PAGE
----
Merger #3. United Air Lines (NYSE: UAL) and Continental Airlines merged in 2010. The route patterns of the two companies largely complemented each other, but with some overlaps; and the merger was allowed to proceed on the basis that competition would not be significantly reduced. The merger resulted in the formation of the largest airline in the world, in terms of the number of passengers carried. The merger itself has not been as easy to implement as that between Delta and Northwest. After the merger, there were only four “legacy” air carriers left standing: USAirways, Delta, United, and American. Southwest (NYSE: LUV), not counted as a “legacy” carrier, was nevertheless a dark shadow in the corner of the room. It had started as a “low price” carrier, operating only within Texas, but had grown into a large “point-to-point” (as distinguished from “hub-and-spoke”) nationwide airline which carried more passengers within the United States than anyone else. It had grown by focusing on smaller cities which nevertheless offered significant underserved populations, and by tapping into peripheral locations which could be utilized as “reliever” airports for large metropolitan areas – such as Providence and Manchester (serving suburban and exurban populations of Boston), Islip (serving dense suburban populations of New York), and smaller cities within Metropolitan Los Angeles. It had taken a big jump by starting service at the new Denver International Airport. However, Southwest had no presence at all in Atlanta, the busiest airport in the world.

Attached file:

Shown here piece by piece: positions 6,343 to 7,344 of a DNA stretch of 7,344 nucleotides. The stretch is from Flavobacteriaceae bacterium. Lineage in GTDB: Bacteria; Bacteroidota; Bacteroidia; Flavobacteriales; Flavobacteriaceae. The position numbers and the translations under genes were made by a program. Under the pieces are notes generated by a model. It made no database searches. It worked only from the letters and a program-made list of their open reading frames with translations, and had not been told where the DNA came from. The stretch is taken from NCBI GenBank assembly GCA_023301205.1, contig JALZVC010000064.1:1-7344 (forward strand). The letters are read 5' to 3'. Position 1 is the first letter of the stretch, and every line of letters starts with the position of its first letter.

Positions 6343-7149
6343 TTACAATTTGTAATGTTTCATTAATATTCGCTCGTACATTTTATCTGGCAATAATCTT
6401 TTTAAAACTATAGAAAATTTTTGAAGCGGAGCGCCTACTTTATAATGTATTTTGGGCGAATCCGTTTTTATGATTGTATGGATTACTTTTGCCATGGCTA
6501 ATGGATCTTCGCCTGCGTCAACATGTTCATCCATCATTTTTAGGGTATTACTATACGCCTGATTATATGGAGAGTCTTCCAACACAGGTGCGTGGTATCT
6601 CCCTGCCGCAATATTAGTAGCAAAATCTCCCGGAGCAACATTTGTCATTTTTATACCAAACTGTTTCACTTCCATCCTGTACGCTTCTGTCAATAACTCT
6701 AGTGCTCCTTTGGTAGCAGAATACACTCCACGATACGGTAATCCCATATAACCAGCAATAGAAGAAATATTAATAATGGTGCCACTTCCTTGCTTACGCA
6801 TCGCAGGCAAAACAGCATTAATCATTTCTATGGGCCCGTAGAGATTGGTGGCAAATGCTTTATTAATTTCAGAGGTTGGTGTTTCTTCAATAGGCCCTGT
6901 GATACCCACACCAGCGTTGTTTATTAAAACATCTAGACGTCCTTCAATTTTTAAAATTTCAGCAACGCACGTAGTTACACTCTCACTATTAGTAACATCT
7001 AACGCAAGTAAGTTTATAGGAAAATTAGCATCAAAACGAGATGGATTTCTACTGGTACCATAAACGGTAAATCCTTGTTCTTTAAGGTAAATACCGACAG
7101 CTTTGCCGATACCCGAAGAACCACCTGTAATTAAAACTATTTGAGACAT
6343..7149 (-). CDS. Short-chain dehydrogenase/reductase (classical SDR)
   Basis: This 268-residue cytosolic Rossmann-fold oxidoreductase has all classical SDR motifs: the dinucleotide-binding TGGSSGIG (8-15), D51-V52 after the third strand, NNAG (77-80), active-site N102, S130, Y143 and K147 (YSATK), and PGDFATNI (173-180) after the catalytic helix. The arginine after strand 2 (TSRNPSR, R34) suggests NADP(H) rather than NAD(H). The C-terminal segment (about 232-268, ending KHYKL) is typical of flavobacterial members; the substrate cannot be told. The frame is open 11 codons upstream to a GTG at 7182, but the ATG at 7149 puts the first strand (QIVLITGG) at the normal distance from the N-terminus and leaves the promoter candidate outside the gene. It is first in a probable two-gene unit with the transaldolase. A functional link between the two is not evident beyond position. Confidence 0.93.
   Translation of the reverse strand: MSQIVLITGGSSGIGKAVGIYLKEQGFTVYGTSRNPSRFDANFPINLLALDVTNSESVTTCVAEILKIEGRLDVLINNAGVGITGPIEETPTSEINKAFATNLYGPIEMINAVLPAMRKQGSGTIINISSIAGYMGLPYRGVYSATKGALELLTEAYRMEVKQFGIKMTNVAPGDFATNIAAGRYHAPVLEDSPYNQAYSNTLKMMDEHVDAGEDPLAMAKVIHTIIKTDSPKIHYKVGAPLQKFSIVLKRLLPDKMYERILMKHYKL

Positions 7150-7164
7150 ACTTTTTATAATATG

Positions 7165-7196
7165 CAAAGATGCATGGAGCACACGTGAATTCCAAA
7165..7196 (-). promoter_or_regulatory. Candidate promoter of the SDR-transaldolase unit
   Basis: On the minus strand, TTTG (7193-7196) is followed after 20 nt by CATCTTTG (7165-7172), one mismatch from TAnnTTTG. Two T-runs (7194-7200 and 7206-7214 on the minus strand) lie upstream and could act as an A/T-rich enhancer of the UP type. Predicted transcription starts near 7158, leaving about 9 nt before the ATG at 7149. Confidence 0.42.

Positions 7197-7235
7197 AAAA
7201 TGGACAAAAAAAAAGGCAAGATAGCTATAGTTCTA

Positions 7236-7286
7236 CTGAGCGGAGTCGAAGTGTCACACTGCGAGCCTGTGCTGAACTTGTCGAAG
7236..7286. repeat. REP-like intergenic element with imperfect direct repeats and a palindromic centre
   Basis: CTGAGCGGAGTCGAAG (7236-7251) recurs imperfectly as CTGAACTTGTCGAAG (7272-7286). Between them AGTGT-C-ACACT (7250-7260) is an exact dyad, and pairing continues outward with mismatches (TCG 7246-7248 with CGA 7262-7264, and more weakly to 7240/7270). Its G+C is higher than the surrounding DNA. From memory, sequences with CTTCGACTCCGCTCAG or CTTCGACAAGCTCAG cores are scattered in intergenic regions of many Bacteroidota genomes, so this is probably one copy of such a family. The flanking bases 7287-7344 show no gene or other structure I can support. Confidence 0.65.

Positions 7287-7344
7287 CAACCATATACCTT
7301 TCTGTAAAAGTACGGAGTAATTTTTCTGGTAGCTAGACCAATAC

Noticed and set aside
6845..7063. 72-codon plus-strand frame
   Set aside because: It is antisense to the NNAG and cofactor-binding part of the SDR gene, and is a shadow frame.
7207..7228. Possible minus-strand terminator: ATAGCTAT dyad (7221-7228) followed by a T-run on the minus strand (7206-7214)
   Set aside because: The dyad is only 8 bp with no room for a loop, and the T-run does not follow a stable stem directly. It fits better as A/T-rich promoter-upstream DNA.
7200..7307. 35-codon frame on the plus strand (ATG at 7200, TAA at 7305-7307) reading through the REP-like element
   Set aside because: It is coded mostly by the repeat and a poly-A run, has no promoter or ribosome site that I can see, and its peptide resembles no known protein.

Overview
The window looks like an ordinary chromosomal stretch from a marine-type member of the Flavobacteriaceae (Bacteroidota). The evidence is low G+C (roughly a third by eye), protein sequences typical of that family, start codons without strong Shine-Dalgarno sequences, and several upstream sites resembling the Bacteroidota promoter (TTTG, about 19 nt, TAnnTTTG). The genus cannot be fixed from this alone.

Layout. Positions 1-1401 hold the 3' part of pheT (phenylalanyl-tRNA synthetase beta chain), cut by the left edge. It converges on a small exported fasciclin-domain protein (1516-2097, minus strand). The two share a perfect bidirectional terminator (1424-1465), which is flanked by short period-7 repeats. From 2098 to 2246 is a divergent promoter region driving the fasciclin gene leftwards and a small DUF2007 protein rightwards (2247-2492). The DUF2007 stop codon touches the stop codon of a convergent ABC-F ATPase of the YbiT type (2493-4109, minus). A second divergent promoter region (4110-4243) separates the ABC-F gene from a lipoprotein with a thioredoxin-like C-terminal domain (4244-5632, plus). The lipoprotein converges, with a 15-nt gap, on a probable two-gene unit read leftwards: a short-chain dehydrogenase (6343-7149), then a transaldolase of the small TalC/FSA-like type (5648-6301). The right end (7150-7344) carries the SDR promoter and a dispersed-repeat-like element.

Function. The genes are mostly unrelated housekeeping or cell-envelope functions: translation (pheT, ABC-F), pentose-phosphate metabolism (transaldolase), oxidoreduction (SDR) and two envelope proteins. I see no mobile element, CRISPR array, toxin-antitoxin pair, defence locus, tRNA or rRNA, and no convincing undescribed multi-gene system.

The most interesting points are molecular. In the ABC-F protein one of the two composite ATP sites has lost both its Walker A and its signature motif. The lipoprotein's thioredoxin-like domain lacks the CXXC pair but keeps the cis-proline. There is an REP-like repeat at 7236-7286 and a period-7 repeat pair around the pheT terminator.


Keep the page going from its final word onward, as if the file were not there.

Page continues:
Merger #4. Southwest acquired AirTran in 2011. AirTran was based in Atlanta. It had started out as “ValuJet,” but had suffered a disastrous crash following an in-flight fire, and had re-invented itself as “AirTran,” a “low price” airline. It had grown by reaching out from Atlanta to cities in the East and Midwest. Its main competition, of course, was Delta, which was (and is) based in Atlanta, and may fairly be said to enjoy a dominating presence there. AirTran was a tempting target for Southwest, which had never before made such a large acquisition: There was little route overlap, so the established routes of the two companies would largely complement each other; it would give Southwest instant access to Atlanta without the costs of starting from scratch; and at one stroke it would establish Southwest as a major competitor of Delta – right on Delta’s own home ground. The merger was approved.